Mom, PhD – Guest post by Melanie A. July 26, 2008Posted by Raul in academic life, Blogathon 2008, blogosphere, personal life, random thoughts, Vancouver.
Tags: Blogathon Vancouver 2008
This guest post was contributed by MelanieA, who actually happens to be all three things: a Mom, a PhD and a good friend of mine!
I have a button which states, plainly, “PhD Mom”. My own mother gave it to me just before my son’s first birthday. I also have a T-shirt that has a print that resembles those cliché “Hello, my name is” stickers; in this case, printed in pink, it says, “Hello, my name is Mommy“; I received it as a Mother’s Day gift this year.
I am a PhD and a Mama. My PhD is five years old, and at the time I (finally) defended my thesis, I was convinced it would be my only offspring.
And then I fell in love. The rest, as they say, is history.
My son will be two this fall. My husband is also an academic, so although I haven’t worked in the ivory tower (or, for that matter, anywhere else for a paycheque) since just before I became pregnant, and because most of our friends have multiple degrees, I still float in research-oriented circles. In fact, I know Raul through grad school.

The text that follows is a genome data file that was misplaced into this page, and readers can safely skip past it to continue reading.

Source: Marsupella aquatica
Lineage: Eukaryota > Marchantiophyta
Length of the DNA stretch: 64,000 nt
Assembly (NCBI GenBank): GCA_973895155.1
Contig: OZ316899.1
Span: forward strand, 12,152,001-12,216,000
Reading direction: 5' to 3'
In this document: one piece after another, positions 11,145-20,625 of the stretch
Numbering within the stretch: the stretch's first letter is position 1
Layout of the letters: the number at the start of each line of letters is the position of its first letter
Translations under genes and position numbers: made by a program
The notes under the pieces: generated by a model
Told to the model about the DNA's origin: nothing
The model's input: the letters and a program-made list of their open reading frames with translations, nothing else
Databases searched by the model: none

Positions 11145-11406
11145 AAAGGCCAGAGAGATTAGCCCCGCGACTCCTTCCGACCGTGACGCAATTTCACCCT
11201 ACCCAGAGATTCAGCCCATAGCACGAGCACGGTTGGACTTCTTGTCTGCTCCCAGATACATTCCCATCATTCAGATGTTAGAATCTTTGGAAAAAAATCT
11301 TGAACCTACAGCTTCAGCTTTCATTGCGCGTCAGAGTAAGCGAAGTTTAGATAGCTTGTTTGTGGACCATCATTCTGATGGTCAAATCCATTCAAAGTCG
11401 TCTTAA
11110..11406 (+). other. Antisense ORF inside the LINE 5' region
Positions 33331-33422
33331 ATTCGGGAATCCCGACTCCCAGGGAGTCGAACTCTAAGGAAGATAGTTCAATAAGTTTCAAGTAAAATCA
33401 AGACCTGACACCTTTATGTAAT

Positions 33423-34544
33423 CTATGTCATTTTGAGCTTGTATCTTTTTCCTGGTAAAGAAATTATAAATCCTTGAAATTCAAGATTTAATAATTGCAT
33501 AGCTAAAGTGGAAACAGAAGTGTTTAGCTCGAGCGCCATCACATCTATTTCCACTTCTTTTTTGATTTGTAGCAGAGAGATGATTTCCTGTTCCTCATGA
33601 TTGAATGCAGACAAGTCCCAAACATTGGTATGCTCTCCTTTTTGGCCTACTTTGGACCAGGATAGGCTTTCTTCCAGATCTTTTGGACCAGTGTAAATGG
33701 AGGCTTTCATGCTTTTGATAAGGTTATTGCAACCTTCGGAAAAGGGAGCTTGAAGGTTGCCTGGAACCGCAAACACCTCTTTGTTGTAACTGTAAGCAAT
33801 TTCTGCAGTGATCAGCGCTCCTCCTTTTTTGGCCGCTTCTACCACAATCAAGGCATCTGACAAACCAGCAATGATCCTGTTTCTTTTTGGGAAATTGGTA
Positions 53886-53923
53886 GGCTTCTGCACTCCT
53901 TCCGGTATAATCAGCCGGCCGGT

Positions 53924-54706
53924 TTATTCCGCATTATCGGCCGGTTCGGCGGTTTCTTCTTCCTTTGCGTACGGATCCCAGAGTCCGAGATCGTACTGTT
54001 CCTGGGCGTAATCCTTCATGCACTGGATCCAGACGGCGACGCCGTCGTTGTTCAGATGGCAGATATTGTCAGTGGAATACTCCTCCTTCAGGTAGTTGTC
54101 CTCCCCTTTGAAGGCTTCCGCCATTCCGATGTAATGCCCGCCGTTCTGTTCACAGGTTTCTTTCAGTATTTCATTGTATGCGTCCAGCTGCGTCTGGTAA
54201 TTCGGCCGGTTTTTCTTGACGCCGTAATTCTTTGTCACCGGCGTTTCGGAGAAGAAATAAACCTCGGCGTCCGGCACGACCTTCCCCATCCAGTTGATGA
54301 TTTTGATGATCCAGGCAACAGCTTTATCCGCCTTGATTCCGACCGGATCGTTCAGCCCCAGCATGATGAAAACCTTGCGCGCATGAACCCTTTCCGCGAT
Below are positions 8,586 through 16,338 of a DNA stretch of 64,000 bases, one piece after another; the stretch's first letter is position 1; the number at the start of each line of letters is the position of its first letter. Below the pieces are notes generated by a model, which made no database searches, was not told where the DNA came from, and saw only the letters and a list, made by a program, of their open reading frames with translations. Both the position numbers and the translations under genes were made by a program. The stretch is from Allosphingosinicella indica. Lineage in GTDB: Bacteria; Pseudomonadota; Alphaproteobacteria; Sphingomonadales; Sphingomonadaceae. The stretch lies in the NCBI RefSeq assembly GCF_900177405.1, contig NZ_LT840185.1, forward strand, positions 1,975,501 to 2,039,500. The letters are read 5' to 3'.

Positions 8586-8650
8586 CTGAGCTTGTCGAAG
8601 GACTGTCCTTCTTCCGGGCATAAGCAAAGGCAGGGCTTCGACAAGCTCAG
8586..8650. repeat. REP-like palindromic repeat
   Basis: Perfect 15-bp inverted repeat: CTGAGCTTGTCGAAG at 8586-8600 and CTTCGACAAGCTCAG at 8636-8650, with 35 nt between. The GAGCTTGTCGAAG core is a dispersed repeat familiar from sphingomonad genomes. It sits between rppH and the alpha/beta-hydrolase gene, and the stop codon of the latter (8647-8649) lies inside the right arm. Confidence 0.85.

I spent 12 years in university, and have four degrees to show for it, yet most of the time I feel dumb. Preggie brain has never really gone away, and that’s surely part of the problem, but the main thing is that I’m out of the loop. To be an effective researcher, one must stay on top of the literature (not to mention gossip in the discipline). I zoom through chick-lit novels at an expensive pace, but don’t remember the last time I managed to read an entire copy (or even more than a single section) of the Globe and Mail. So forget about reading anything scholarly; even if I found the time and summoned the energy, I no longer feel smart enough to make sense of it, even if I actually do still have the capacity.
I have managed to get a bunch of papers published since becoming a Mama, but truthfully I’d done all the hard work some time before and it was just because of editorial delays that all these papers suddenly entered the public domain. (Vexingly, the referee report on one of those manuscripts – submitted even before I was married – arrived in my inbox when my son’s age was best counted in days.) I’ve refereed one paper, and just a couple of days ago received a follow-up request regarding the revised manuscript. I still show some signs of academic life.